I’m drinking what America should BE right now (bear with me: it’s metaphor time). Coffee from Africa, rich & fragrant. Chocolate from South America. Cinnamon from Saigon, cayenne pepper from who knows where, and milk from an organic farm coop of many American states. In a bee mug (from my BFF!). With a silver spoon from my mother’s pattern.
Well, maybe the silver spoon is a bit much. 🙂
But the coffee/chocolate/pepper/ cream & cinnamon blend is great. And if cuisine may serve as a metaphor (and of course it can!), each flavour is distinct. None trumps the other, and each contribute to a far more pleasing whole than any single element. Kind of like the ideal America.
Now I realise: not everyone likes coffee. Or cinnamon. Or even chocolate (crazy, but true). So this isn’t a metaphor that will work for everyone. (And truth be told? My husband insists my metaphors almost never work for him…) But it works for me.
Because I am heartily sick of people who believe that someone else being accepted into the social contract somehow diminishes their own rights. If my niece has the legal right to marry her girlfriend, that in no way impinges on your religion, or your own rights. Au contraire.
YOU insisting my niece may NOT marry her beloved, because it goes against YOUR religion, impinges on MY rights. To practice my own religion, which is based in love NOT simply “for sinners, not sin.” I don’t believe — nor do my spiritual teachers — that same sex marriage is sinful. Or that gays are sinners. So putting a law into effect that prohibits my niece (and many dear friends) from marrying squelches my religious rights. Truth.
And bashing on Muslims also goes against my religious beliefs, just FYI, which are deeply grounded in acceptance of ALL people’s faiths. Even faiths that practice hateful behaviours. Even having no faith at ALL. As long as those hateful behaviours or lack of beliefs don’t damage anyone else.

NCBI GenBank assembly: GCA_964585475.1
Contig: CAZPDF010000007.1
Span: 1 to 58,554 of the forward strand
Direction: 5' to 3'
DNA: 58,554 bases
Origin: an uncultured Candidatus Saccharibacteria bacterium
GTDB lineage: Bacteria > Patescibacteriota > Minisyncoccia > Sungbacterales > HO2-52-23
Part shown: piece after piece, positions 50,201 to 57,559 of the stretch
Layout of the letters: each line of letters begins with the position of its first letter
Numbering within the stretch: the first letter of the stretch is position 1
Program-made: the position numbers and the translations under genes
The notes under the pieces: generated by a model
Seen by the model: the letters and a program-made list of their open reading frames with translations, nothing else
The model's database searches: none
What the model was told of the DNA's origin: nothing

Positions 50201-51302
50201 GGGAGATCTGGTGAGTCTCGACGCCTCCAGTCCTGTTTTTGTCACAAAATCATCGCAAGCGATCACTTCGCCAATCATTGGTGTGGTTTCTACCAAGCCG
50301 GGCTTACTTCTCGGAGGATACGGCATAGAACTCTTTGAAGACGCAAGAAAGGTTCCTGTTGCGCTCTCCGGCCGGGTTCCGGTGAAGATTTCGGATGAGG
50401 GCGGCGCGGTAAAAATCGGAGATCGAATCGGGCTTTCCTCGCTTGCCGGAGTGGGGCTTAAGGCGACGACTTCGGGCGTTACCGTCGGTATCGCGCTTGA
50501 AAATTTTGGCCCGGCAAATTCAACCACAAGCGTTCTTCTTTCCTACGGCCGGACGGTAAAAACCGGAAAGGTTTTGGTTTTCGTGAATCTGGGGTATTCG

Anti-gay Christians have the rights to their own fears & beliefs. They do NOT have the right to put those in to law, when it contradicts the religious rights of the rest of us. And the civil rights of gay or black or brown or ‘other’ Americans.
I don’t hear this argument very often, but it’s a critically important one for me. I grew up in a military family. Many of my family fought for this country. Some suffered great trauma: grievous wounds, PTSD, other injuries visible and not. We just inducted my father into the Oklahoma Military Hall of Fame two months ago. And I’m here to tell you: my father was not homophobic. He had his flaws, but that wasn’t one of them. It’s their own business, I can hear Daddy saying, with a shrug.
I also wonder why, when you Google ‘multiculturalism images’ there aren’t any images that include acceptance of gender. Not even in the Wordles… What’s up with that? I’m not saying pander to stereotypes, but surely, in a creative America, there could be some way to include not only religions & races, but gender & sexual identity?
So as I sip my incredibly yummy multicultural mocha, I’m just putting this out there: what if the lip service we pay to America being a land of opportunity and freedom for all were TRUE? What if we just let folks do their own thing, as long as it didn’t hurt anyone else? What if we all tried to just get along? It might end up being as wonderful as chocolate and coffee and cinnamon and cream… Oh wow!